Background: Sudden Cardiac Death (SCD) remains a major public health concern, accounting
for more than 50% of cardiac deaths. The majority of these deaths are related to ischemic
heart disease, however increasingly recognized are non-ischemic causes such as cardiac channelopathies.
Bradyarrhythmias and pulseless electrical activity comprise a larger proportion of out-ofhospital
arrests than previously realized, particularly in patients with more advanced heart failure or
noncardiac triggers such as pulmonary embolism. Patients surviving Sudden Cardiac Arrest (SCA)
have a substantial risk of recurrence, particularly within 18 months post event. The timing of tachyarrhythmias
complicating acute infarction has important implications regarding the likelihood of
recurrence, with those occurring within 48 hours having a more favorable long-term outcome. In
the absence of a clear reversible cause, implantable cardioverter defibrillators remain the mainstay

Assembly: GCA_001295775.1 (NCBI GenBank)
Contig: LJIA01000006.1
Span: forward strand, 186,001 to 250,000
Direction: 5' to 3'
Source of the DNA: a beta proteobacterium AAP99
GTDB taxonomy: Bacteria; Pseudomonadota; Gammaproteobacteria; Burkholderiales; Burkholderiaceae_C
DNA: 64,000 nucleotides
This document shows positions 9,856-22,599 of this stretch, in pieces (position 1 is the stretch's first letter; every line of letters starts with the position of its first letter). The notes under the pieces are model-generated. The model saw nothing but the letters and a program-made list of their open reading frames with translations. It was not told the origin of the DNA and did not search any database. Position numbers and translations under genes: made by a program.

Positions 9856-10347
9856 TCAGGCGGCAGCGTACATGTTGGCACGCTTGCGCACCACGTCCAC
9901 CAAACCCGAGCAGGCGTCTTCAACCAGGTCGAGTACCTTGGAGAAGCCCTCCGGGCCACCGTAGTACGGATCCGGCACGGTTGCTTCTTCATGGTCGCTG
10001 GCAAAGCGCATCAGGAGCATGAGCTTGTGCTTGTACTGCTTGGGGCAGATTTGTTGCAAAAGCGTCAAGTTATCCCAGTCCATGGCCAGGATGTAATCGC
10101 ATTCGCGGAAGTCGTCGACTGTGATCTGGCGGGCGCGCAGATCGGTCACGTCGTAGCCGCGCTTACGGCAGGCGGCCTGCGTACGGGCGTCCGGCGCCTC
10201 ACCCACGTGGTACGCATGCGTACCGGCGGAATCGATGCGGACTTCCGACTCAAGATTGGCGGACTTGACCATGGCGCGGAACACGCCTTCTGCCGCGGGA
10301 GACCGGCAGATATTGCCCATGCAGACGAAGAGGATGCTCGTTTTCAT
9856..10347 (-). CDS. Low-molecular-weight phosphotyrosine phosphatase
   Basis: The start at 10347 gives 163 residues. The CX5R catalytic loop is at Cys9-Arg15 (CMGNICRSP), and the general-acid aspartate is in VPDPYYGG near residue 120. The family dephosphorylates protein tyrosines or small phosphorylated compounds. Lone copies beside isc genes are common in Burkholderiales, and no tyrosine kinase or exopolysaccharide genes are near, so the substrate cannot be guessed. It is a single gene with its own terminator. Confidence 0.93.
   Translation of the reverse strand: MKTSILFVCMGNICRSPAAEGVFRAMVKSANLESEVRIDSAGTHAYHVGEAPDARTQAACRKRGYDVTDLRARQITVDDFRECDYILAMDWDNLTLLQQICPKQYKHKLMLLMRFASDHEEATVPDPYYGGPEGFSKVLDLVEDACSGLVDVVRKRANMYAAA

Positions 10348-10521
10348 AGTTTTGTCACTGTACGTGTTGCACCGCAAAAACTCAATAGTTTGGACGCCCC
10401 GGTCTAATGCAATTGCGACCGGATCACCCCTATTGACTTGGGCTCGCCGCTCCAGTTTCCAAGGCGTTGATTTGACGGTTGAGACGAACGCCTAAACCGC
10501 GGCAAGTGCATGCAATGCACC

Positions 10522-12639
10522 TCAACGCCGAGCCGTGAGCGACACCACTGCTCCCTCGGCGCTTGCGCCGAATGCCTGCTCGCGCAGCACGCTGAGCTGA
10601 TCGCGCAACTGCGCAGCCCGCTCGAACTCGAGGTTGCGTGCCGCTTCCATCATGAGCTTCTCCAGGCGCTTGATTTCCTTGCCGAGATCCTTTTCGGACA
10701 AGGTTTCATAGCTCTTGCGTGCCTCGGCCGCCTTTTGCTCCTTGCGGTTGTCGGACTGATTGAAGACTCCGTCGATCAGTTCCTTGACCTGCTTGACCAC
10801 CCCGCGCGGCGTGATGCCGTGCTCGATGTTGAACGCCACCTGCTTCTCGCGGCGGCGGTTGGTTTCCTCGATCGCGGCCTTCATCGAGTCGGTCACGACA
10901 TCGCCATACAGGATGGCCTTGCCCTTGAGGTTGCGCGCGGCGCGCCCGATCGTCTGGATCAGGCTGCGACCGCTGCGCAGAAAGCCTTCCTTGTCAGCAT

in the secondary prevention of SCD. Post defibrillation electromechanical dissociation is common
in patients with cardiomyopathy and can lead to SCD despite successful defibrillation of the primary
tachyarrhythmia. Antiarrhythmic agents are highly effective in preventing recurrent arrhythmias
in specific diseases such as the congenital long QT syndrome.
Conclusion: Catheter ablation is used most commonly to prevent recurrent ICD therapies in patients
with structural heart disease-related ventricular arrhythmias, however recent publications
have shown substantial benefit in other entities such as idiopathic ventricular fibrillation.
Keywords: Electrophysiologic considerations, cardioverter defibrillators (ICDs), coronary artery disease, mortality, sudden
cardiac arrest, survival.
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